Category: Trees Domestication

Meine van Noordwijk

Meine van Noordwijk

Meine van Noordwijk was until May 2017 chief science advisor at the World Agroforestry Centre, based in Bogor, Indonesia. Originally from The Netherlands, he joined the organization in 1993. Dr van Noordwijk guided the global integration of the Centre’s science and co-led ICRAF’s global research program on environmental services. He also participated in a number of bilateral projects and is professor of agroforestry at Wageningen University, The Netherlands.

Winners and losers in tree domestication: the agarwood story

  A forest tree is being domesticated that produces a substance as valuable as gold. But it’s not as simple as it might seem.   Domestication of forest products that are overharvested in the wild is expected to...

Helping rice farmers grow trees for adapting to climate change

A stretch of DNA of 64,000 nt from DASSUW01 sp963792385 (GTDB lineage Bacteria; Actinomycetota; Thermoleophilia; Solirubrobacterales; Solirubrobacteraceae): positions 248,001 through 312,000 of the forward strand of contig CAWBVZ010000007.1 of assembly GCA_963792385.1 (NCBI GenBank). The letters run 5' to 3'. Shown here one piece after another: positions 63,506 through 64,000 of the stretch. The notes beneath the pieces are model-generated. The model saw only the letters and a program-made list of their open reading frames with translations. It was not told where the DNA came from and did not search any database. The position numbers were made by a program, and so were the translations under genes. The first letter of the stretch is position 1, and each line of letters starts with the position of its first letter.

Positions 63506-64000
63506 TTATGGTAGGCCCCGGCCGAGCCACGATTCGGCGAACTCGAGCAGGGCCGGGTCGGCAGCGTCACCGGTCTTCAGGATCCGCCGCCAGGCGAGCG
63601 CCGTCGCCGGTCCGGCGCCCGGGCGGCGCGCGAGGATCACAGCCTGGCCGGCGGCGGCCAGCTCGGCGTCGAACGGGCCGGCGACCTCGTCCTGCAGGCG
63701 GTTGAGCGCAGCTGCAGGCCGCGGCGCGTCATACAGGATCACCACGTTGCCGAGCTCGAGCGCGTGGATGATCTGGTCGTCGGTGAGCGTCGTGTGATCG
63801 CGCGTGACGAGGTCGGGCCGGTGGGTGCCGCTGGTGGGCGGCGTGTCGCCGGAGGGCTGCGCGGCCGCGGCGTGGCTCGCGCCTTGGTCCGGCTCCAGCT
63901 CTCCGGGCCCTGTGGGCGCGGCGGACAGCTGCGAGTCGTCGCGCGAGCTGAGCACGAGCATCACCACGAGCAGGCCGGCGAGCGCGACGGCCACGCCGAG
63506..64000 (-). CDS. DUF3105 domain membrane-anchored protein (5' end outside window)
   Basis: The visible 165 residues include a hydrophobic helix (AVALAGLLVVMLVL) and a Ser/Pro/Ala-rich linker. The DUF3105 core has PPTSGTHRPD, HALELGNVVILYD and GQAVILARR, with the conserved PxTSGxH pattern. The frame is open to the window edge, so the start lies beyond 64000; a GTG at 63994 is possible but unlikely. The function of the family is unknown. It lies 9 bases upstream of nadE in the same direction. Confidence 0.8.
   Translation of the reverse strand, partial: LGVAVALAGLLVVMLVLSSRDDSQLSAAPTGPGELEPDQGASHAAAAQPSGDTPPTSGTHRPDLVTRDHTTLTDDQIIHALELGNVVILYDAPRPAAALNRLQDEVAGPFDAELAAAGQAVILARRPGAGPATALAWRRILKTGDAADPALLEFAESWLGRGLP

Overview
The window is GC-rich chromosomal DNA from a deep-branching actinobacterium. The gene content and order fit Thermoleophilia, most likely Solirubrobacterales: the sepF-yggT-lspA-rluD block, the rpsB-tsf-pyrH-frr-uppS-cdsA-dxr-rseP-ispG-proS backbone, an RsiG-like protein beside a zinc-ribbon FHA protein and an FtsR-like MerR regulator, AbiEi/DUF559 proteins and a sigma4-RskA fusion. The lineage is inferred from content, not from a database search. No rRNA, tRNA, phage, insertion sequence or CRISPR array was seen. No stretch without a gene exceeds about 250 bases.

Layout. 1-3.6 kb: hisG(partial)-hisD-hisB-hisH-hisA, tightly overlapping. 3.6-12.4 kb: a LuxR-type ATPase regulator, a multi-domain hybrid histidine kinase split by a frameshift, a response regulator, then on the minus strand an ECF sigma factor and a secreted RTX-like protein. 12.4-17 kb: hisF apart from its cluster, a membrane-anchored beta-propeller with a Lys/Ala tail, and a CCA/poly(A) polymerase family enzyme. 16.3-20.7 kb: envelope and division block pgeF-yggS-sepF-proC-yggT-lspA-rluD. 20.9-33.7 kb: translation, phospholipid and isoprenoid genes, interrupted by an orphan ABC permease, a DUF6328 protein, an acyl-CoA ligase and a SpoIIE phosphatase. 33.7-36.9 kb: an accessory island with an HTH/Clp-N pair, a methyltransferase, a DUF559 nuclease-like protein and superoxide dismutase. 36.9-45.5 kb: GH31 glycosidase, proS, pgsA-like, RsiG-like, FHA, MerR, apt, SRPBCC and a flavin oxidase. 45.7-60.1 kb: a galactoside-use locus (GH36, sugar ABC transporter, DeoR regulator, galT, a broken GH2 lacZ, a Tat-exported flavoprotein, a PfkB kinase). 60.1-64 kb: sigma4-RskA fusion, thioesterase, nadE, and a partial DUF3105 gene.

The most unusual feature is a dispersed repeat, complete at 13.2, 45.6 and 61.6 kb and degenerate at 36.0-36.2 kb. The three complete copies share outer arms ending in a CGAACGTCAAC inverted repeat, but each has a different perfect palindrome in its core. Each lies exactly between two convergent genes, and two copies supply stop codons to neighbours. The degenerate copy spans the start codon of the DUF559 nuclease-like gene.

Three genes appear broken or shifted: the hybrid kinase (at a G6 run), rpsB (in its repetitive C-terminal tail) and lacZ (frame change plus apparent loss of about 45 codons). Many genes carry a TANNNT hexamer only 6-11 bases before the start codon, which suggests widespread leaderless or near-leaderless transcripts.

Trees in, and around, rice fields help farmers’ become more resilient to climate change, improve their incomes and protect the environment. A new practical manual helps guide farmers in Southeast Asia, the rice bowl of the world....

Immense benefits from agroforestry in rural Cameroon

Yaounde — Commercial agriculture has received a major boost and the impact of climate change minimised in Cameroon thanks to the adoption of agroforestry techniques by thousands of farmers. The World Agroforestry Centre introduced agroforestry methods to rural...

Private companies partner with small producers to create sustainable supply chains of the future

Leveraging their buying power and financial resources, companies are working to create the sustainable supply chains we need in a changing climate. Ones in which farmers and companies prosper together. Where farmers will produce more using ecologically sound...

Overlooked no more, precious fruit tree comes into its own in West Africa’s Sahel

While certainly no stranger to smallholders and fruit lovers in many parts of Africa and Asia, this unassuming fruit tree that is so often overlooked by international research is starting to come into its own, proving itself as...